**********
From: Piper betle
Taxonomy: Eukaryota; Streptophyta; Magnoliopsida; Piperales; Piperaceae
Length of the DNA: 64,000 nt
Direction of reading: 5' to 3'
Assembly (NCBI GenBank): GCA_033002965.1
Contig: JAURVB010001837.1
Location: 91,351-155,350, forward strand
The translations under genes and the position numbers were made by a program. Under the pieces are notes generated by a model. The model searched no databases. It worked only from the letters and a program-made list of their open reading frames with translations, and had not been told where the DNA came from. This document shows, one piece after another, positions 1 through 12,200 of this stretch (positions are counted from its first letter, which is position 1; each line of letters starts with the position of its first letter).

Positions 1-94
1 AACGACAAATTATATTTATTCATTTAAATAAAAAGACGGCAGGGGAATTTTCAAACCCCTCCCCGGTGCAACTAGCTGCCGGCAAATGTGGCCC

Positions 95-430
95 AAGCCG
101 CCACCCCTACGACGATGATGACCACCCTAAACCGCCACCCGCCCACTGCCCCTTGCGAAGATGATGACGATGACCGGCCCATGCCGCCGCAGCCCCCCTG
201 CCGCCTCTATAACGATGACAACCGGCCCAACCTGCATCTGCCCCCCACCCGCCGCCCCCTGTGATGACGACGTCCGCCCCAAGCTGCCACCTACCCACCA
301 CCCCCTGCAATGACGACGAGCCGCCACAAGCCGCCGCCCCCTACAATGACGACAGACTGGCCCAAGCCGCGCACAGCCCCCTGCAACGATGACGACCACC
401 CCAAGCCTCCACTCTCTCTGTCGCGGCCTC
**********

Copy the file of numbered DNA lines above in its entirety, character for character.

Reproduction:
From: Piper betle
Taxonomy: Eukaryota; Streptophyta; Magnoliopsida; Piperales; Piperaceae
Length of the DNA: 64,000 nt
Direction of reading: 5' to 3'
Assembly (NCBI GenBank): GCA_033002965.1
Contig: JAURVB010001837.1
Location: 91,351-155,350, forward strand
The translations under genes and the position numbers were made by a program. Under the pieces are notes generated by a model. The model searched no databases. It worked only from the letters and a program-made list of their open reading frames with translations, and had not been told where the DNA came from. This document shows, one piece after another, positions 1 through 12,200 of this stretch (positions are counted from its first letter, which is position 1; each line of letters starts with the position of its first letter).

Positions 1-94
1 AACGACAAATTATATTTATTCATTTAAATAAAAAGACGGCAGGGGAATTTTCAAACCCCTCCCCGGTGCAACTAGCTGCCGGCAAATGTGGCCC

Positions 95-430
95 AAGCCG
101 CCACCCCTACGACGATGATGACCACCCTAAACCGCCACCCGCCCACTGCCCCTTGCGAAGATGATGACGATGACCGGCCCATGCCGCCGCAGCCCCCCTG
201 CCGCCTCTATAACGATGACAACCGGCCCAACCTGCATCTGCCCCCCACCCGCCGCCCCCTGTGATGACGACGTCCGCCCCAAGCTGCCACCTACCCACCA
301 CCCCCTGCAATGACGACGAGCCGCCACAAGCCGCCGCCCCCTACAATGACGACAGACTGGCCCAAGCCGCGCACAGCCCCCTGCAACGATGACGACCACC
401 CCAAGCCTCCACTCTCTCTGTCGCGGCCTC